In this updated edition of a groundbreaking classic, Alice Kessler-Harris explores the meanings of women's wages in the United States in the twentieth and twenty-first centuries, focusing on three issues that capture the transformation of women's roles: the battle over minimum wage for women, which exposes the relationship between family ideology and workplace demands; the argument concerning equal pay for equal work, which challenges gendered patterns of self-esteem and social organization; and the debate over comparable worth, which seeks to incorporate traditionally female values into new work and family trajectories. Together, these topics illuminate the many ways in which gendered social meaning has been produced, transmitted, and challenged.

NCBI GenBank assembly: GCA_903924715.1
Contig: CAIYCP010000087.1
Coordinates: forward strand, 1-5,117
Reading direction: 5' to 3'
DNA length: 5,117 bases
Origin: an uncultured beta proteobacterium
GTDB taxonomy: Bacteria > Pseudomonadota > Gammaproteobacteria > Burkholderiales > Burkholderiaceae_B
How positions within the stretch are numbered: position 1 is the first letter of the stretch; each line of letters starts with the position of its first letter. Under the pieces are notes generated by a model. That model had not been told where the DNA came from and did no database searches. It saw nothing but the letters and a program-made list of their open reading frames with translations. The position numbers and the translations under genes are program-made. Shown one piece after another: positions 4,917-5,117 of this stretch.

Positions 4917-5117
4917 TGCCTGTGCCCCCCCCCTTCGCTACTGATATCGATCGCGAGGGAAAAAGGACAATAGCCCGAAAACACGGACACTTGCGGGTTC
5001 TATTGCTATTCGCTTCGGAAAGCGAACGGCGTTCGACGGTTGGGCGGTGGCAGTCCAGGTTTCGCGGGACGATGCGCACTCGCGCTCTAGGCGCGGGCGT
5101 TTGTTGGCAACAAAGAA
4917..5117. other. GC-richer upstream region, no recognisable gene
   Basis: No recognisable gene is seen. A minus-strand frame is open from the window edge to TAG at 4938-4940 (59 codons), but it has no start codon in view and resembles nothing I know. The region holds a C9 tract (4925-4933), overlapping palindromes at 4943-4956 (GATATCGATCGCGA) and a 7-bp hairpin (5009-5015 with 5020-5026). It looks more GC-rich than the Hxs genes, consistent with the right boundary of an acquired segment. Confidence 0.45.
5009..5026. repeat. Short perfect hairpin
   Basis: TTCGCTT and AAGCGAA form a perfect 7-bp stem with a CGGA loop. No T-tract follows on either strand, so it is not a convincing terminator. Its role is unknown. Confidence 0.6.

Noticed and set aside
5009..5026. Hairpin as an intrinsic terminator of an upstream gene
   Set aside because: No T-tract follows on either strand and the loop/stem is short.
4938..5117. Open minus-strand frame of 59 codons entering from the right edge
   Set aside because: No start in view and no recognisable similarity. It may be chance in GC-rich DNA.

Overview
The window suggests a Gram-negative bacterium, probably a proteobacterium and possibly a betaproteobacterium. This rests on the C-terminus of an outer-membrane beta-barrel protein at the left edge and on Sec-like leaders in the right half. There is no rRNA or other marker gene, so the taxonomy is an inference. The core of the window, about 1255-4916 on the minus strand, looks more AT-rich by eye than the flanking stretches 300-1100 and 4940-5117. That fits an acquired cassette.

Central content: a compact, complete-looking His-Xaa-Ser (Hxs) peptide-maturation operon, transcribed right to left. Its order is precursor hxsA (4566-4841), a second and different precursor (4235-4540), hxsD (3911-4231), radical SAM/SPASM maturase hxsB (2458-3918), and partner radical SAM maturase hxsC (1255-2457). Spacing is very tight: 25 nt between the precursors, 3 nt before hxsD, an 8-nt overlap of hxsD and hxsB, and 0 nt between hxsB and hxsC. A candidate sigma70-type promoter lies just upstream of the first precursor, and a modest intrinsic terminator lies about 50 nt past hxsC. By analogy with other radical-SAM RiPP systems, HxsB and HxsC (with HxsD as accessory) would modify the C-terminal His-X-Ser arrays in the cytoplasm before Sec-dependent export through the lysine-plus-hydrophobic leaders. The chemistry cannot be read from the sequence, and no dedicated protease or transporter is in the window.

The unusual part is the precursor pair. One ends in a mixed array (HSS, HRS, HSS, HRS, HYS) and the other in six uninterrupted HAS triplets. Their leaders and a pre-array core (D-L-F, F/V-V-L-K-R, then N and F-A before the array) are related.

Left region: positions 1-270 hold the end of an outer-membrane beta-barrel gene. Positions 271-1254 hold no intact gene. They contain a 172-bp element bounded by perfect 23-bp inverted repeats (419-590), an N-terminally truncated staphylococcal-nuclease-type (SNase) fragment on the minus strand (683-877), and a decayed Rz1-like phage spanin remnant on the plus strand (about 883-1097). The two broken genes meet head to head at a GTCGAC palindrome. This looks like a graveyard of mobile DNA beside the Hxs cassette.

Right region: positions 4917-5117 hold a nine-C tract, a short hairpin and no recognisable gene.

"Poses hard, pressing questions about wage justice and provides the historical perspective that is needed to answer them." -- New York Times Book Review
"Argues persuasively for a feminist viewpoint grounded in intense historical analysis. A challenging, thought-provoking book." -- Library Journal
"A rich collection of essays about the gendered construction of the wage in the twentieth-century United States." -- Women's Review of Books